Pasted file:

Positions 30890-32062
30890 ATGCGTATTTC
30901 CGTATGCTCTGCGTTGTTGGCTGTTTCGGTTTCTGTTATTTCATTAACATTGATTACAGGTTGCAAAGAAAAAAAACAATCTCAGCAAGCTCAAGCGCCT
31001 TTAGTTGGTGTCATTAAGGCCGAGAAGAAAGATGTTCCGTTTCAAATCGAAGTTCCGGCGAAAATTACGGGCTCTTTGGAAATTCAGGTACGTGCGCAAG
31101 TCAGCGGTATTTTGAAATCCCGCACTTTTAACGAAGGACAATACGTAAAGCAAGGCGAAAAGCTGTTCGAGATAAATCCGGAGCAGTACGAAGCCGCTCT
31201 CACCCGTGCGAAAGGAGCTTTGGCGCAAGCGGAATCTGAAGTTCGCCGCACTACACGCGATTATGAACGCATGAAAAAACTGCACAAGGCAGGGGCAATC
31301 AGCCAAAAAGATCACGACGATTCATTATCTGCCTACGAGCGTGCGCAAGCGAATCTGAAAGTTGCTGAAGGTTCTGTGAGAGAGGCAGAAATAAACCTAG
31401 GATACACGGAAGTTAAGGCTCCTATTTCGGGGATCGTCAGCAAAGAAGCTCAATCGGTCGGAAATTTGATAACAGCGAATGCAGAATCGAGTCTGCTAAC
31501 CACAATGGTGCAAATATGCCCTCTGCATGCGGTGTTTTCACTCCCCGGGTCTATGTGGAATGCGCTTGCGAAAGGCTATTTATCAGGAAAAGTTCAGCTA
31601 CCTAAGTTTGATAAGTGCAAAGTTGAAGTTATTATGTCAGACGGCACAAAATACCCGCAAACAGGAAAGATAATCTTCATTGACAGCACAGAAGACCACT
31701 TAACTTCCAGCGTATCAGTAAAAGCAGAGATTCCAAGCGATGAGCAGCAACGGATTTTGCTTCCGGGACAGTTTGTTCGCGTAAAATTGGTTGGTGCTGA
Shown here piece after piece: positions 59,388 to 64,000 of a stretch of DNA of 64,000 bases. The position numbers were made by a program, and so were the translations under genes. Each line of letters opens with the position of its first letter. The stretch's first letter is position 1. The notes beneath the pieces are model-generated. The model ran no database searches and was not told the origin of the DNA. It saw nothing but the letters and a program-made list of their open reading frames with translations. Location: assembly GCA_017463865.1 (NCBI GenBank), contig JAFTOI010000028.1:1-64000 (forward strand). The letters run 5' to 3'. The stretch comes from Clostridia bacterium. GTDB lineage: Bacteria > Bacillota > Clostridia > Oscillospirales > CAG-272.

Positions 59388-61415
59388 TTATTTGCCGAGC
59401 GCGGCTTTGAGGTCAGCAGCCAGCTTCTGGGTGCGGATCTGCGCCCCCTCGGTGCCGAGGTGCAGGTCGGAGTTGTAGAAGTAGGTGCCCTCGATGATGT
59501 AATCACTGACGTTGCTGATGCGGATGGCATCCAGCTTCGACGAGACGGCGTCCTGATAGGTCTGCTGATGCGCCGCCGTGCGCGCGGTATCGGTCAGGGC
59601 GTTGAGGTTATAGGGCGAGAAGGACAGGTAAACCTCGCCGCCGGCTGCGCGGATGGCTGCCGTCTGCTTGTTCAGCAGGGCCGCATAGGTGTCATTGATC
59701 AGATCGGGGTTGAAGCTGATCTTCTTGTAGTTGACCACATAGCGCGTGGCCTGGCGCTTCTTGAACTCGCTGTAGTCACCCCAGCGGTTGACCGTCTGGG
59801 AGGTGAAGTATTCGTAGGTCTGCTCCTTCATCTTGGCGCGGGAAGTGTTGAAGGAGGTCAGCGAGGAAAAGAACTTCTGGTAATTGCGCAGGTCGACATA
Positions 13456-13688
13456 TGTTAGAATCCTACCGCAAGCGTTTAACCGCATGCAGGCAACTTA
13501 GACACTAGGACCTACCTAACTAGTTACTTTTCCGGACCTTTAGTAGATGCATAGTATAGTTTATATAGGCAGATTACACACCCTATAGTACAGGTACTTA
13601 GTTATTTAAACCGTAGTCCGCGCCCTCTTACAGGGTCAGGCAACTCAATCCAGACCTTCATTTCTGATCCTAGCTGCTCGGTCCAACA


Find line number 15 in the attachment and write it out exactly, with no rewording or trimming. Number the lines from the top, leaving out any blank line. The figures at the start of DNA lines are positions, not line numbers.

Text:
59401 GCGGCTTTGAGGTCAGCAGCCAGCTTCTGGGTGCGGATCTGCGCCCCCTCGGTGCCGAGGTGCAGGTCGGAGTTGTAGAAGTAGGTGCCCTCGATGATGT